Linus and Lucy

Album: Jazz Impressions of a Boy Named Charlie Brown (1964)
  • Ironically, just about everyone would call this "the Charlie Brown song" even though it's actually titled after Linus and Lucy van Pelt, brother and sister in Charles M. Schulz's Peanuts comic strip universe.

    The song is most famous for its use in the perennial favorite A Charlie Brown Christmas, which first aired in 1965, but it was written two years earlier for a documentary about Schulz and the Peanuts gang called A Boy Named Charlie Brown, which never aired. The San Francisco-based producer Lee Mendelson was in charge of the documentary and asked Vince Guaraldi to compose music for it.

    Guaraldi was big in the jazz world and won the 1962 Grammy for Best Original Jazz Composition for "Cast Your Fate To The Wind," which reached #22 US in February 1963 for his group, the Vince Guaraldi Trio, and went to #10 in 1965 when it was recorded by Sounds Orchestral. Mendelson was fretting over what kind of music to play for the documentary when he took a taxi cab and "Cast Your Fate To The Wind" was playing as he crossed the Golden Gate bridge. That was the sound he was going for: adult-oriented but with a child-like whimsy.

    Guaraldi wrote a series of songs for the project, including "Linus and Lucy," that he recorded with his group, the Vince Guaraldi Trio. Even though A Boy Named Charlie Brown was shelved, the soundtrack was released in 1964, which is where "Linus and Lucy" first appeared.

    In 1965, Mendelson put together the first Peanuts TV special, A Charlie Brown Christmas, using many of the same people who worked on the documentary. "Linus and Lucy" formed the score, and a song he wrote with Guaraldi called "Christmas Time Is Here" was included in a key scene.

    A Charlie Brown Christmas aired on CBS and was a huge hit. It bucked convention, with actual children providing the voices, no laugh track, and an anti-materialism message. The jazz stylings of the music - something that had never been done in a high-profile animated children's special - went over very well with viewers of all generations, and this song quickly became associated with the Peanuts.
  • With the exception of a limited 2013 release, this song was never released as a single, although thanks to steady airplay every December, it remains a holiday favorite, eliciting fond memories of the TV special.
  • The Vince Guaraldi Trio worked on more Peanuts projects and did a reworking of this song on a 1968 album called Oh Good Grief!. In 1976, Guaraldi died from a heart attack at age 47.
  • Amongst the many honors this tune has enjoyed over the years, it was the wake-up alarm music for the crew of the Space Shuttle Endeavour's March 2008 mission "STS-123." That was played on Day 2 of the mission. Since Day 2 is traditionally the day on which the crew does an inspection for launch damage to the ship - a precaution looking back to the 2003 Space Shuttle Columbia's disaster - the crew could probably appreciate some lighten-up music that day.

    And for years, this served as background music for The Weather Channel's local forecasts.
  • Vince Guaraldi wasn't the only artist in the 1960s to base their music on Charles M. Schulz's comic strip characters. Another group was The Royal Guardsmen, who released many songs based on characters and themes from the strip, including Snoopy Vs. The Red Baron" and "Snoopy's Christmas." See, not all '60s songs were about sex and drugs!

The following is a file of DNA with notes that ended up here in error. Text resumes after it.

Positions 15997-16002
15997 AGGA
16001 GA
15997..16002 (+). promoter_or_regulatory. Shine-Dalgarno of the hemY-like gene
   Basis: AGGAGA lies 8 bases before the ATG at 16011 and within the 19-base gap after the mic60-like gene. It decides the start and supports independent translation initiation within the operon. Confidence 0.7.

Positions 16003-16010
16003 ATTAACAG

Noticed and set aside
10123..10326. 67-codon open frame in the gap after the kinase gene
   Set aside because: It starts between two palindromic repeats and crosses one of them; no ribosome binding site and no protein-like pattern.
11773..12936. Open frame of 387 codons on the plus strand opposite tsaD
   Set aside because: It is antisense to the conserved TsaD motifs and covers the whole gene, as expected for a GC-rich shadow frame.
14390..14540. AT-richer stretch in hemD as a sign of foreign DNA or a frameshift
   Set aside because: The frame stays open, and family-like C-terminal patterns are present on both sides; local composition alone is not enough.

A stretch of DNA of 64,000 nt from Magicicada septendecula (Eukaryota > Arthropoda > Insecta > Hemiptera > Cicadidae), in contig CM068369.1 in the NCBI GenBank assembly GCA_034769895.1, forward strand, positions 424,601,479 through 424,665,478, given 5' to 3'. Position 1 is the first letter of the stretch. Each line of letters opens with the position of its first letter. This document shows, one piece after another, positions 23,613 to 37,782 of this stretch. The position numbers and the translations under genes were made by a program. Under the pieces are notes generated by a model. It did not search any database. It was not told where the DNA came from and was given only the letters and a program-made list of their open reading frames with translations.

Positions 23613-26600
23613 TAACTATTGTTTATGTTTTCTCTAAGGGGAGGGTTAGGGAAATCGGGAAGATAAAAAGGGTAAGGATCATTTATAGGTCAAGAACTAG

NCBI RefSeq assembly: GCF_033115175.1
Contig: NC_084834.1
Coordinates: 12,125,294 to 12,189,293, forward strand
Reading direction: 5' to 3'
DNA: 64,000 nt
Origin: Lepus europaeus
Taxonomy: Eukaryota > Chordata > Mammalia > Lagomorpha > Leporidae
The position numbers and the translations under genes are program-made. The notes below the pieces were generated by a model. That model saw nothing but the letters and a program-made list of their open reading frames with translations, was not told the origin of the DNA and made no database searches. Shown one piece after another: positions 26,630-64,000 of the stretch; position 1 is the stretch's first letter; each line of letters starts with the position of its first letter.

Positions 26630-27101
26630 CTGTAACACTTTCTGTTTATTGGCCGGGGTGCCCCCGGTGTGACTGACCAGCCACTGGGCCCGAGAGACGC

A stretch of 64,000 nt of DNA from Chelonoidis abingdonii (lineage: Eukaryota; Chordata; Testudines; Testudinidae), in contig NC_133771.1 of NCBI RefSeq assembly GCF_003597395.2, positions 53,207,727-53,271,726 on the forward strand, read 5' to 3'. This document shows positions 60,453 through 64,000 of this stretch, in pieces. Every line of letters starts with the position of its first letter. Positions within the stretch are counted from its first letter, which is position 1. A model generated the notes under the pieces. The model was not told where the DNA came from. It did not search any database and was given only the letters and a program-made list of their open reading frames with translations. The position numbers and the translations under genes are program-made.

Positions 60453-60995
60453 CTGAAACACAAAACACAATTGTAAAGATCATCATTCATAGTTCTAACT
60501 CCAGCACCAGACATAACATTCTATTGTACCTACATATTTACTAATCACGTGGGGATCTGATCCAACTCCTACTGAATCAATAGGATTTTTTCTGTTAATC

• According to his widow Jean, Charles Schulz loved this song, as he thought it captured the movements of his characters perfectly. She says that if they went anywhere with a piano player and were recognized, the piano player would play this tune - it became their theme song.
  • This surely wasn't what Vince Guaraldi had in mind when he wrote the song, but radio stations often use it as a "bed," meaning background music when disc jockeys are talking. It works because the tune is recognizable, well-loved and unobtrusive - a perfect underscore for a live hit from the local car dealership.
  • When Mendelson was putting together the next Peanuts holiday special, the Halloween-themed It's the Great Pumpkin, Charlie Brown, Guaraldi suggested "Linus and Lucy" as the unofficial Peanuts theme. The composer came up with a new arrangement, featuring prominent flute playing from Ronald Lang, to accompany Linus and Lucy's romp through a pumpkin patch during the movie's opening sequence. Joined by his regular trio members Monty Budwig (bass) and Colin Bailey (drums), Guaraldi recorded the song, and other cues for the film, at Desilu's Gower Street Studio in Hollywood. Additional musicians included Emanuel Klein (trumpet) and John Gray (guitar).
  • Before The Great Pumpkin, the Charlie Brown team was still finding its footing and Guaraldi's cues didn't quite match the on-screen action. Hoping to streamline the process, Bing Crosby's longtime musical director John Scott Trotter was brought in to oversee the scoring for the Halloween program. "John tried to organize the music a little better," Mendelson explained. "He'd stand on this little podium in this big recording studio, and direct the jazz musicians. It was kind of fun. I don't know who was paying attention to whom, but it did help."

    Trotter also composed the brief orchestral pieces "Snoopy and the Leaf" and "Breathless" for the movie.
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Comments: 2

  • Patrick from Wahiawa, HiOn duty at Sears, Roebuck Ala Moana in December, I slipped the "Happy Anniversary, Charlie Brown!" CD into a player that otherwise played sub-par "Xmas Muzak." As Japanese tourists passed the camping setup, "Linus and Lucy" played, and they happily called out: "Charlie Brown!"
  • Willie from Scottsdale, AzTakes me back to my childhood...sweet!!!
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